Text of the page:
Close-mid central unrounded vowel

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Close-mid central unrounded vowel
ɘ
ë
IPA number 397
Encoding
Entity (decimal) ɘ
Unicode (hex) U+0258
X-SAMPA @\
Kirshenbaum @<umd>
Braille ⠲ (braille pattern dots-256) ⠑ (braille pattern dots-15)
Sound

The close-mid central unrounded vowel, or high-mid central unrounded vowel, is a type of vowel sound, used in some spoken languages. The symbol in the International Phonetic Alphabet that represents this sound is ɘ. This is a mirrored letter e, and should not be confused with the schwa ə, which is a turned e. It was added to the IPA in 1993; before that, this vowel was transcribed ë (Latin small letter e with umlaut, not Cyrillic small letter yo). This letter may be used with a lowering diacritic ɘ̞, to denote the mid central unrounded vowel.

The IPA prefers terms "close" and "open" for vowels, and the name of the article follows this. However, a large number of linguists, perhaps a majority, prefer the terms "high" and "low".

Features[edit]

IPA vowel chart
Front Near-​front Central Near-​back Back
Close
Blank vowel trapezoid.svg
iy
ɨʉ
ɯu
ɪʏ
eø
ɘɵ
ɤo
ɛœ
ɜɞ
ʌɔ
æ
aɶ
ɑɒ
Near-close
Close-mid
Mid
Open-mid
Near-open
Open
Paired vowels are: unrounded • rounded
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IPA help • IPA key • chart • Loudspeaker.svg chart with audio • view

Occurrence[edit]

Language Word IPA Meaning Notes
Catalan Central Valencian[1] poc [ˈpɒ̝kːɘ] 'little' Vocalic release found in final consonants. Typically transcribed in IPA as ə. See Catalan phonology
Dutch Standard[2][3][4] bit About this sound [bɘ̟t]  'bit' Somewhat fronted;[2][3][4] typically transcribed in IPA as ɪ, the way it's pronounced in some dialects.[5] See Dutch phonology
English Australian[6][7] bird [bɘːd] 'bird' Typically transcribed in IPA as ɜː. See Australian English phonology
Southern Michigan[8] [bɘ˞ːd] Rhotacized.
Cardiff[9] foot [fɘ̠t] 'foot' Somewhat retracted;[9] corresponds to /ʊ/ in other dialects. See English phonology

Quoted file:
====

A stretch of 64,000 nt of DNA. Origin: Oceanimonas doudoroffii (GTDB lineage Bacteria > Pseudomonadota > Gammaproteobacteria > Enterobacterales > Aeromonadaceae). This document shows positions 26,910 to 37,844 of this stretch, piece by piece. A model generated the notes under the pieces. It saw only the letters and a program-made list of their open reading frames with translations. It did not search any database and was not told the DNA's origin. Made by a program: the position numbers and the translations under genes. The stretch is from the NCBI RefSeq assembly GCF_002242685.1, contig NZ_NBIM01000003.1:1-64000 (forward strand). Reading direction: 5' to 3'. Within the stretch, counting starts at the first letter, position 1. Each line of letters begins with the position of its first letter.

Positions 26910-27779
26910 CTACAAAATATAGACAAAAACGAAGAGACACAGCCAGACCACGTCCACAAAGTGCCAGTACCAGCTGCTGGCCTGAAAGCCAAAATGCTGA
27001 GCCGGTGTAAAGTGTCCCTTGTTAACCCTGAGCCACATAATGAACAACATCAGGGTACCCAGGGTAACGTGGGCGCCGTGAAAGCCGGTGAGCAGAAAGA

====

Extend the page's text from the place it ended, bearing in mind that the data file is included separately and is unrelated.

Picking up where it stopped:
New Zealand[10] bit [bɘt] 'bit' Corresponds to /ɪ/ in other dialects. See English phonology
Southern American[11] nut [nɘt] 'nut' Some dialects.[11] Corresponds to /ʌ/ in other dialects. See English phonology
German Standard[12] bitte About this sound [ˈbɪtɘ]  'please' Also described as mid [ə].[13][14] See Standard German phonology
Irish Munster[15] sáile [ˈsˠɰaːlʲɘ] 'salt water' Usually transcribed [ɪ̽]. It is an allophone of /ə/ next to non-palatal slender consonants.[15] See Irish phonology
Jebero[16] [ˈiʃɘk] 'bat'
Kaingang[17] [ˈᵐbɘ] 'tail' Varies between central [ɘ] and back [ɤ].[18]
Kazakh тіл [tɘl] 'language'
Kensiu[19] [ɟɘ˞h] 'to trim' Rhotacized; may be transcribed in IPA as ɚ.[19]
Korean [ɘː.ɾɯn] 'senior' See Korean phonology.
Lizu[20] [Fkɘ] 'eagle' Allophone of /ə/ after velar stops.[20]
Mapudungun[21] elün [ë̝ˈlɘn] 'to leave (something)'
Mongolian[22] үсэр [usɘɾɘ̆] 'jump'
Norman acataer [akatɘ] 'to buy' May be [u ~ o ~ e] depending on the region. In Jèrriais it's spelled aï and pronounced [aɪ].
Northern Qiang Mawo dialect [ɘ ʑu] 'a pile'
Northern Tiwa Taos dialect [ˌpʼɒ̀ˑxɘ̄ˈɬɑ̄ːnæ] 'star' Allophone of /ɤ/. See Taos phonology
Paicî  ?? [kɘ̄ɾɘ̄] 'spider'
Polish[23] tymczasowy About this sound [t̪ɘ̟mt͡ʂäˈs̪ɔvɘ̟]  'temporary' Somewhat fronted;[23] typically transcribed in IPA as ɨ. See Polish phonology
Romanian Moldavian dialects[24] casă [ˈkäsɘ] 'house' Corresponds to [ə] in standard Romanian. See Romanian phonology
Russian[25] солнце About this sound [ˈs̪o̞n̪t̪͡s̪ɘ]  'sun' This occurs only for some speakers after /t͡s/.[25] See Russian phonology
Sama Sibutu[26] [miˈwɘːʔ] 'lost' Allophone of /ɨ/ in word-final stressed syllables before /ʔ/; can be transcribed in IPA as ə.[26]
Shiwiar[27] [example needed]
Skolt Sami vuõˊlǧǧem [vʲuɘlɟ͡ʝːɛm] 'I left'
Vietnamese[28] v [vɘ˨˩ˀ] 'wife' Typically transcribed in IPA as ɤ. See Vietnamese phonology
Xumi Upper[29] [LPmɘ̃dɐ] 'upstairs' Nasalized; occurs only in this word.[29] It is realized as mid [ə̃] in Lower Xumi.[30]
Zapotec Tilquiapan[31] ne [nɘ] 'and'

References[edit]

Bibliography[edit]